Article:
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Bayonetta 3: How To Turn On Naive Angel Mode To Cut Down The Violence

The newest entry in the modern fantasy, hack-and-slash series is finally arriving with the release of "Bayonetta 3." The titular witch returns with some new moves and friends, but the same over-the-top action and, shall we say, adult style. The series has never been afraid to display a little skin and more than a little blood, and this latest title promises to be no exception.

For some, this is part of the appeal of the series, but for others, it could be a drawback or even a deal breaker. Fortunately for those individuals, for the first time, this sequel is introducing a new, family-friendly mode that raised eyebrows when it was announced. Known as Naive Angel mode, it allows players to reduce the violence and keep Bayonetta's clothes on while still getting to experience all the fun of the gameplay.

This mode should be a welcome addition for some and expand the player base without changing anything for those who like the series as it is. For those who do want to enjoy the game with a little less mature content, turning on Naive Angel mode is a simple procedure that just requires knowing where to look in the game's menu.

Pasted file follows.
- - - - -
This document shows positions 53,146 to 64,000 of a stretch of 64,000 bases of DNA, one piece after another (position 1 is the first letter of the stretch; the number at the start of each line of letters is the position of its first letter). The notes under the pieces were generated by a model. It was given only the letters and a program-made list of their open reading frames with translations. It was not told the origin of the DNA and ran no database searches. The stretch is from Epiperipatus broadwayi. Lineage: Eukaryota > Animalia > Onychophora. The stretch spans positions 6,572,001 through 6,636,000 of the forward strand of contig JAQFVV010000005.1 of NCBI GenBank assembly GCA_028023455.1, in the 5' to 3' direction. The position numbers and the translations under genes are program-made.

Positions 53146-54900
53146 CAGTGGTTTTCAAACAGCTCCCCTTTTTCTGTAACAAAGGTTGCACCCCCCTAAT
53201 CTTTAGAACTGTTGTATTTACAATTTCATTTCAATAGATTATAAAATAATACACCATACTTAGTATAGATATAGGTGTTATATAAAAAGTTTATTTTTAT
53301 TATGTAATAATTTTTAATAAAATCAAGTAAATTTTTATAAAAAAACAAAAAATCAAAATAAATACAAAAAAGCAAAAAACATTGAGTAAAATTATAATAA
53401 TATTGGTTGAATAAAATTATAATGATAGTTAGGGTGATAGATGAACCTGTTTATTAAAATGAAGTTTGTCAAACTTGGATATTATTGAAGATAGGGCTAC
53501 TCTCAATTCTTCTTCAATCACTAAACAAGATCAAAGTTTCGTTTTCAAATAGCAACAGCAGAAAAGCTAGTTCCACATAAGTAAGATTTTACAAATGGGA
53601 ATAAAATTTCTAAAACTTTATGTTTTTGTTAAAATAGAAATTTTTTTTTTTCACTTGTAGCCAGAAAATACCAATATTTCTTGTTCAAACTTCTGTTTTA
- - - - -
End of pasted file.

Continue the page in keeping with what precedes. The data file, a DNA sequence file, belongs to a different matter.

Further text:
Switch Naive Angel mode on and off from the menu between chapters

Anyone who wants to play a more family-friendly version of the lengthy "Bayonetta 3" simply needs to turn Naive Angel mode on from the menu. Turning it on will limit the more mature elements of the game while turning it off will restore it to the original experience. However, it's important to note that this can't be done at just any time in the game.

Naive Angel mode can only be turned on or off from the main menu or chapter menu of the game. This means it can only be activated when the game is first fired up or between chapters. If a player starts the game and decides they want less skin and gore, they'll need to quit out to the main menu, switch on Naive Angel, and then start over from the beginning of the chapter.

This means that using the mode will require a little planning and forethought. Quickly switching it on when the kids (or parents) walk into the room won't be possible. It will be necessary to know in advance what kind of experience one is looking for. Given this caveat, however, this should be a helpful tool for those who want to play in the family room without worrying about who might interrupt.